5,000 auto journalists will be descending on Detroit this morning to get a first peek at concepts like the MINI Beachcomber at the North American International Auto Show. So… what road is the auto industry taking here?
All that talk two years ago about muscle cars and military-sized SUVs is subtly being replaced by talk of hybrids, electrics and “green” technology. That’s certainly a step forward, considering last year’s talk included words such as government rescues, plant closings and outright bankruptcy.
"This industry has paid its dues, and there is a changing of the guard," said Michael Bernacchi, professor of marketing at the University of Detroit Mercy.
The dues have been high for many. At least 15.3 million Americans were out of work at the end of December. That's nearly 50% more than the number of consumers who bought new vehicles last year. And that has sounded the death horn for some marques.
So who won’t be there? Pontiac and Saturn are gone. Mitsubishi and Suzuki are dangling by a brake cable. Nissan will not participate in this show for the second consecutive year – save for the introduction of their new Leaf vehicle.
And management? That’s completely new. General Motors and Chrysler have new CEOs, boards of directors and management teams (some would say including you and I, as taxpayers). Toyota and Honda also named new leaders in 2009. Volvo and Hummer are being sold to Chinese automakers. Jaguar and Land Rover are owned by India's Tata Group.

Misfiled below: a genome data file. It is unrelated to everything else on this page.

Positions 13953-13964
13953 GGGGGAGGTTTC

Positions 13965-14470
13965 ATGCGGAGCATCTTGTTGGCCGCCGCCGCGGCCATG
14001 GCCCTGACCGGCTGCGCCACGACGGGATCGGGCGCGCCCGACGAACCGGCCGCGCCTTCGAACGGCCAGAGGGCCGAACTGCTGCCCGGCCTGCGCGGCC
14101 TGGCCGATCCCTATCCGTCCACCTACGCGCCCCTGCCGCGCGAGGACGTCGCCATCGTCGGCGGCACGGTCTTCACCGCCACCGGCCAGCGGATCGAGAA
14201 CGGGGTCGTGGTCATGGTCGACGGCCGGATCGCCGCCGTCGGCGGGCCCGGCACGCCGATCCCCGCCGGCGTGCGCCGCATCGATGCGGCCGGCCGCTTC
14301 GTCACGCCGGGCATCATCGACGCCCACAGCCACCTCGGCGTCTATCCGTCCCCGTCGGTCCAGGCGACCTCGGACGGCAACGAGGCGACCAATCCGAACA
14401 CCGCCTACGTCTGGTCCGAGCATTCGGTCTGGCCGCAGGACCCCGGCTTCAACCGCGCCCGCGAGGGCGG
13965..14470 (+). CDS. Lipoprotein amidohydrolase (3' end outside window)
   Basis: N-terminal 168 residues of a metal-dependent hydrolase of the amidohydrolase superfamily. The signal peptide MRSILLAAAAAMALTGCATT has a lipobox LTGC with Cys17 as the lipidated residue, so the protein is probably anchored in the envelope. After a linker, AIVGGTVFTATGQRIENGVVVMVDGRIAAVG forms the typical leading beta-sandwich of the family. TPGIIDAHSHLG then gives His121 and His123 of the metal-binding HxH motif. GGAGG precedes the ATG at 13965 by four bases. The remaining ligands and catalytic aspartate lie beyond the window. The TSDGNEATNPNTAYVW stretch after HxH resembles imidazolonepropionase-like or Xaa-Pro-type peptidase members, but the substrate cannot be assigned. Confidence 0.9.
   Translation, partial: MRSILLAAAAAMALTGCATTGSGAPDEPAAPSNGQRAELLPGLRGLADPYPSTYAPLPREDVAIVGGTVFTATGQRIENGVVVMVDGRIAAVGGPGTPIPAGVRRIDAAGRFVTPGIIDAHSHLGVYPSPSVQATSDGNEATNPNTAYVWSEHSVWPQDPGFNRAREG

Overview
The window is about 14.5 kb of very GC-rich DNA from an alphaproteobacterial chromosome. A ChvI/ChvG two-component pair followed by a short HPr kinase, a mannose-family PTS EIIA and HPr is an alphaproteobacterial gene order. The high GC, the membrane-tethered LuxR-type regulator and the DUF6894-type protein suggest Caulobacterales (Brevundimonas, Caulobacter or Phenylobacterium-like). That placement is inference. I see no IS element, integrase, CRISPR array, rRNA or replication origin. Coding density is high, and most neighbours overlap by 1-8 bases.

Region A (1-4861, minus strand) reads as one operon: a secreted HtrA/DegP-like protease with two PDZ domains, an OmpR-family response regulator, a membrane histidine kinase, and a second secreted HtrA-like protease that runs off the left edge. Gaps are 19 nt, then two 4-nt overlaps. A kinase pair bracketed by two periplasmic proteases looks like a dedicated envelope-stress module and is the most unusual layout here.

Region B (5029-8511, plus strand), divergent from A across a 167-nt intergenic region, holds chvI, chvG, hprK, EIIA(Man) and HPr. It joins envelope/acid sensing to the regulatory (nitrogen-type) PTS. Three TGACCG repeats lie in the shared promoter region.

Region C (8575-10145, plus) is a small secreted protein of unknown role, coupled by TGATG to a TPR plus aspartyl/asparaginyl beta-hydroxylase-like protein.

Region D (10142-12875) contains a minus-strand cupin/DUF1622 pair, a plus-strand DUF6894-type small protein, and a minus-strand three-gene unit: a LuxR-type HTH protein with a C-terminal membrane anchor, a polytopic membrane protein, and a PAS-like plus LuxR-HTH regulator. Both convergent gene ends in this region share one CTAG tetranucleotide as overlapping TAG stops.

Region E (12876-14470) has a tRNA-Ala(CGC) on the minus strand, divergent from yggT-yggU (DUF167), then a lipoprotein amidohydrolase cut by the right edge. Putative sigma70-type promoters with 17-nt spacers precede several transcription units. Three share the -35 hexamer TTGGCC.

The current state of affairs, overall, is decidedly upbeat. There appears to be some light on the economic horizon and a growing acceptance of mpg over mph. Take Toyota, which will introduce a small hybrid priced at under $20k that gets more than 50 mpg. Jaguar Land Rover fully expects to return to “pre-crisis” sales levels after 2009 sales fell by about 30%. And then there is the Obama administration, which recently announced grants total $56.6 million for Michigan – Detroit – automakers and suppliers to demonstrate new fuel efficient technologies.
And there is still one element of the automobile that neither sales figures or ownership papers has destroyed. “That's eye-grabbing design”, said Peter DeLorenzo, founder of the Autoextremist.com blog and a critic of the industry's conventional wisdom.
"Good design will still win out, and it will transfer across any generation," DeLorenzo said.
MINI is doing just fine on that score, thank you.
We'll see what all those reporters have to say...
The MINI Speedster, Roadster, Crossover and now the new Beachcomber prove that MINI is not resting on its celebrity and is roaring full speed ahead into the world of brand-extending design without losing its "MINI-ness."
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